Knezevic: New subsidy regulation in 2017

In the Serbian budget for 2017, close to 11 billion dinars has been allocated in subsidies for companies that plan to create new jobs.

As the Economy Minister, Goran Knezevic announces, the government’s aim is to have at least 20,000 new jobs created this year, with undeveloped municipalities and areas given priority in this respect.

The new job subsidies in 2017 are 3 billion dinars higher than in 2016, and, as of this year, SMEs can apply for them too. In order to qualify for the subsidies, an investor has to invest at least 100,000 EUR, and create no less than 10 new jobs.

After the uproar regarding the subsidies given to the British IT company Endava, the Economy Ministry has decided to abolish that kind of financial support to IT companies.

These are the novelties in allocation of job subsidies:

  • The minimum investment required has been lowered to 100,000 EUR and the minimum number of jobs to be created is 10. This is done with the view of enabling SMEs to apply for the subsidies too.
  • Subsidies are no longer going to be allocated to IT sector, or rather the companies that are engaged in software engineering. Also, transport, pharmaceutical, hospitality, games of chance, weapons and ammunition, retail, ship building and tobacco companies are no longer eligible for these subsidies.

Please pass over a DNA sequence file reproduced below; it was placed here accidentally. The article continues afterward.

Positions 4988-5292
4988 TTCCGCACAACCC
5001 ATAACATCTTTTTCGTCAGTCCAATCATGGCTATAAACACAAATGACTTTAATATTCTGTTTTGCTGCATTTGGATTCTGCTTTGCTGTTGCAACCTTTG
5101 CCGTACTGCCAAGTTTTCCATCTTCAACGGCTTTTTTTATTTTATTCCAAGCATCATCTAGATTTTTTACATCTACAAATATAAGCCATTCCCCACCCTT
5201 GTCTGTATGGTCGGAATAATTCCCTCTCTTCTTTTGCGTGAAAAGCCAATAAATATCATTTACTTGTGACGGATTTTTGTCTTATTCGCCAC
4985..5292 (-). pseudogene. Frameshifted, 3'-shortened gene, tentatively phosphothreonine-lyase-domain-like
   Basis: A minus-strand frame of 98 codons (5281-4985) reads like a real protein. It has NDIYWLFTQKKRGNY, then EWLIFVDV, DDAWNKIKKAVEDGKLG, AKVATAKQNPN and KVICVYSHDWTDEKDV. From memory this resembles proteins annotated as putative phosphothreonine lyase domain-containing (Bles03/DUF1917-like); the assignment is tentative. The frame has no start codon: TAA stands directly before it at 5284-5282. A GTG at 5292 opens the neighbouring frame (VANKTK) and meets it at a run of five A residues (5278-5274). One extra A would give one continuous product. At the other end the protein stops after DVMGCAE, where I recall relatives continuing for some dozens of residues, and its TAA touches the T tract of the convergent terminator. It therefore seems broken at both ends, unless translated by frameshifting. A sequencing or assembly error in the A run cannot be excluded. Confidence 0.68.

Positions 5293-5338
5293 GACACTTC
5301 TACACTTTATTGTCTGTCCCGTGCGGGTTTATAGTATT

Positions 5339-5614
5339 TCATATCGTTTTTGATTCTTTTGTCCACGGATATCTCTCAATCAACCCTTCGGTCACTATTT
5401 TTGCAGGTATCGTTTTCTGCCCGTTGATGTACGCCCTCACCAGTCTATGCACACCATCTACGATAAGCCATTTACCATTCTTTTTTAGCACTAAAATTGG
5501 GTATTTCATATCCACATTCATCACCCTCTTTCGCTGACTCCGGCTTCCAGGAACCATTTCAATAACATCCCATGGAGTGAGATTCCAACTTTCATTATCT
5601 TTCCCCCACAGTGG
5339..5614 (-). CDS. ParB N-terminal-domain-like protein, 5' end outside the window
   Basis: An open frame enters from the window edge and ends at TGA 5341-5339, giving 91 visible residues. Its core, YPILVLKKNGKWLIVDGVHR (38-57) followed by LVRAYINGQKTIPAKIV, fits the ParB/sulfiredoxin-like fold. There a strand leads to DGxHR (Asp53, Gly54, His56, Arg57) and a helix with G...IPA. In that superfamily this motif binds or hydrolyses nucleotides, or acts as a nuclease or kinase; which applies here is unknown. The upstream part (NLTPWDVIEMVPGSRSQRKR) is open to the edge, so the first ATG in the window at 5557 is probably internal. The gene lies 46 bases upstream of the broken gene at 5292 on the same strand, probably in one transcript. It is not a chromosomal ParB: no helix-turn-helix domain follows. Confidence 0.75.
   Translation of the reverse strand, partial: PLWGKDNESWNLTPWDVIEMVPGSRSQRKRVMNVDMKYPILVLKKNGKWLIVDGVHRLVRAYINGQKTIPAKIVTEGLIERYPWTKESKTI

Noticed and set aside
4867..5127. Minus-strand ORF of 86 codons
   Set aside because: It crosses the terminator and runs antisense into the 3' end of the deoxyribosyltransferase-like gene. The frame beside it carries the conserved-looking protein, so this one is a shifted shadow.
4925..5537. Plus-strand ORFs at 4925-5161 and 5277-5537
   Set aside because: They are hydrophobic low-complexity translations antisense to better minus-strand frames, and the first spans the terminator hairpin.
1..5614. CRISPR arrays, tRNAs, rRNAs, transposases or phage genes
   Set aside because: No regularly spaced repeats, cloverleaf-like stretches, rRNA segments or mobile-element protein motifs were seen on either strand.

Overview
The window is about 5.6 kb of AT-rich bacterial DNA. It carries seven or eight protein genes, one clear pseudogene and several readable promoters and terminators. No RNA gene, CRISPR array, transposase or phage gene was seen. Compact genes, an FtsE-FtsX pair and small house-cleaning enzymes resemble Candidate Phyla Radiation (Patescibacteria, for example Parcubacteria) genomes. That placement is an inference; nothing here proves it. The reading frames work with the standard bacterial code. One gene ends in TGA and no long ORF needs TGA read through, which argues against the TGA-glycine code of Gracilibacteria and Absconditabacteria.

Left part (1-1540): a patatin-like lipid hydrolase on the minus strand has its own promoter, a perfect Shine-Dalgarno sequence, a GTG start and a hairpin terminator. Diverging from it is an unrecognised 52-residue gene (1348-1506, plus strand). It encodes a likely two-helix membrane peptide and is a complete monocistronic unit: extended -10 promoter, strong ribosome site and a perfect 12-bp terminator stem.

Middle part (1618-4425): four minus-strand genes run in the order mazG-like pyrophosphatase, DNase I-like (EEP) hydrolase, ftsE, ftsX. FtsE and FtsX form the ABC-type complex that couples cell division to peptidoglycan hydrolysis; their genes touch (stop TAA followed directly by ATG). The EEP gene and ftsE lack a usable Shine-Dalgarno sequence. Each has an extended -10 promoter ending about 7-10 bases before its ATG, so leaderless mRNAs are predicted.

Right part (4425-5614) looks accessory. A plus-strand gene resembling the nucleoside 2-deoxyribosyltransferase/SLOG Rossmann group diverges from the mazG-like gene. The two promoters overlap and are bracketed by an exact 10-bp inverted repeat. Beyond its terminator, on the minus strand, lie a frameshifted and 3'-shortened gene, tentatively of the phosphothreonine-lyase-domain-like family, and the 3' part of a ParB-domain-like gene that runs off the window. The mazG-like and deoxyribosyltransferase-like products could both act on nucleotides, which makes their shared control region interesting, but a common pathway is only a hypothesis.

• As of this year, agricultural and fishing companies can apply for subsidies providing that they invest at least 2 million EUR and create minimum of 25 new jobs.

The Ministry has also ranked municipalities according to their development level, and those companies that invest in undeveloped areas of Serbia are going to get the biggest subsidies.

The new job subsidies range from 3,000 EUR per new job in the most developed municipalities to 7,000 EUR per new job in the least developed municipalities. The entire subsidy budget has to be used up this year.

The new subsidy regulation also stipulates covering the investor’s costs on acquiring fixed assets up to 10% of the price in the most developed municipalities, and up to 30% in the undeveloped municipalities.

The so-called “work-intensive projects”, during which an investor plans to create 200, 500, or even 1,000 new jobs, are eligible for additional subsidies that are 10%, 15%, or 20% higher respectively than the initial ones.

(Blic, 16.01.2017)

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